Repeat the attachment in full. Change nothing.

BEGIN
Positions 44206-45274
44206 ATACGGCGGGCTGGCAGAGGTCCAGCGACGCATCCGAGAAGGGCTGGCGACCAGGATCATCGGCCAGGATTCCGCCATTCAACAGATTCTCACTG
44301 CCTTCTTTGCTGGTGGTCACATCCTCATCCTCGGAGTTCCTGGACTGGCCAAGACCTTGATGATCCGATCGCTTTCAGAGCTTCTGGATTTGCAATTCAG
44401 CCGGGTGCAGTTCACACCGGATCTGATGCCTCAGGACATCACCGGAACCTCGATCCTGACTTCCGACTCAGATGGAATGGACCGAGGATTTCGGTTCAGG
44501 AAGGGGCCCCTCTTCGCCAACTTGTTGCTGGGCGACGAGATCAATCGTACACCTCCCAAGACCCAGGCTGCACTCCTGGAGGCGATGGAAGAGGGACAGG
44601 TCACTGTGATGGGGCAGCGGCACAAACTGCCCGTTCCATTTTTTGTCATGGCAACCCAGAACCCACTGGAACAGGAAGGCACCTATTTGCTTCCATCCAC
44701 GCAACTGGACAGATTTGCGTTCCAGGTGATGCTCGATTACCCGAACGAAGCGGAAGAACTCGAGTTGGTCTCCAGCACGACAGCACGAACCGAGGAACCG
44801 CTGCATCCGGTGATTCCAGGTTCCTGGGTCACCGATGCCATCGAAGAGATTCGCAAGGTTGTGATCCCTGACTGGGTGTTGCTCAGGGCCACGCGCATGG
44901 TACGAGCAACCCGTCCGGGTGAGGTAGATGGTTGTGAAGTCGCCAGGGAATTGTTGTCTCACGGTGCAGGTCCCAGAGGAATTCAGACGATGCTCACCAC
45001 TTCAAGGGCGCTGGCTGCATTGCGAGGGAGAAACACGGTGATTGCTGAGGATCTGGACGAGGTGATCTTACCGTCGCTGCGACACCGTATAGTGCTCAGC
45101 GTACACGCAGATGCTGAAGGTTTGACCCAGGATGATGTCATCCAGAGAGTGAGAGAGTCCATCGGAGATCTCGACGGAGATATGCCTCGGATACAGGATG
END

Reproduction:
Positions 44206-45274
44206 ATACGGCGGGCTGGCAGAGGTCCAGCGACGCATCCGAGAAGGGCTGGCGACCAGGATCATCGGCCAGGATTCCGCCATTCAACAGATTCTCACTG
44301 CCTTCTTTGCTGGTGGTCACATCCTCATCCTCGGAGTTCCTGGACTGGCCAAGACCTTGATGATCCGATCGCTTTCAGAGCTTCTGGATTTGCAATTCAG
44401 CCGGGTGCAGTTCACACCGGATCTGATGCCTCAGGACATCACCGGAACCTCGATCCTGACTTCCGACTCAGATGGAATGGACCGAGGATTTCGGTTCAGG
44501 AAGGGGCCCCTCTTCGCCAACTTGTTGCTGGGCGACGAGATCAATCGTACACCTCCCAAGACCCAGGCTGCACTCCTGGAGGCGATGGAAGAGGGACAGG
44601 TCACTGTGATGGGGCAGCGGCACAAACTGCCCGTTCCATTTTTTGTCATGGCAACCCAGAACCCACTGGAACAGGAAGGCACCTATTTGCTTCCATCCAC
44701 GCAACTGGACAGATTTGCGTTCCAGGTGATGCTCGATTACCCGAACGAAGCGGAAGAACTCGAGTTGGTCTCCAGCACGACAGCACGAACCGAGGAACCG
44801 CTGCATCCGGTGATTCCAGGTTCCTGGGTCACCGATGCCATCGAAGAGATTCGCAAGGTTGTGATCCCTGACTGGGTGTTGCTCAGGGCCACGCGCATGG
44901 TACGAGCAACCCGTCCGGGTGAGGTAGATGGTTGTGAAGTCGCCAGGGAATTGTTGTCTCACGGTGCAGGTCCCAGAGGAATTCAGACGATGCTCACCAC
45001 TTCAAGGGCGCTGGCTGCATTGCGAGGGAGAAACACGGTGATTGCTGAGGATCTGGACGAGGTGATCTTACCGTCGCTGCGACACCGTATAGTGCTCAGC
45101 GTACACGCAGATGCTGAAGGTTTGACCCAGGATGATGTCATCCAGAGAGTGAGAGAGTCCATCGGAGATCTCGACGGAGATATGCCTCGGATACAGGATG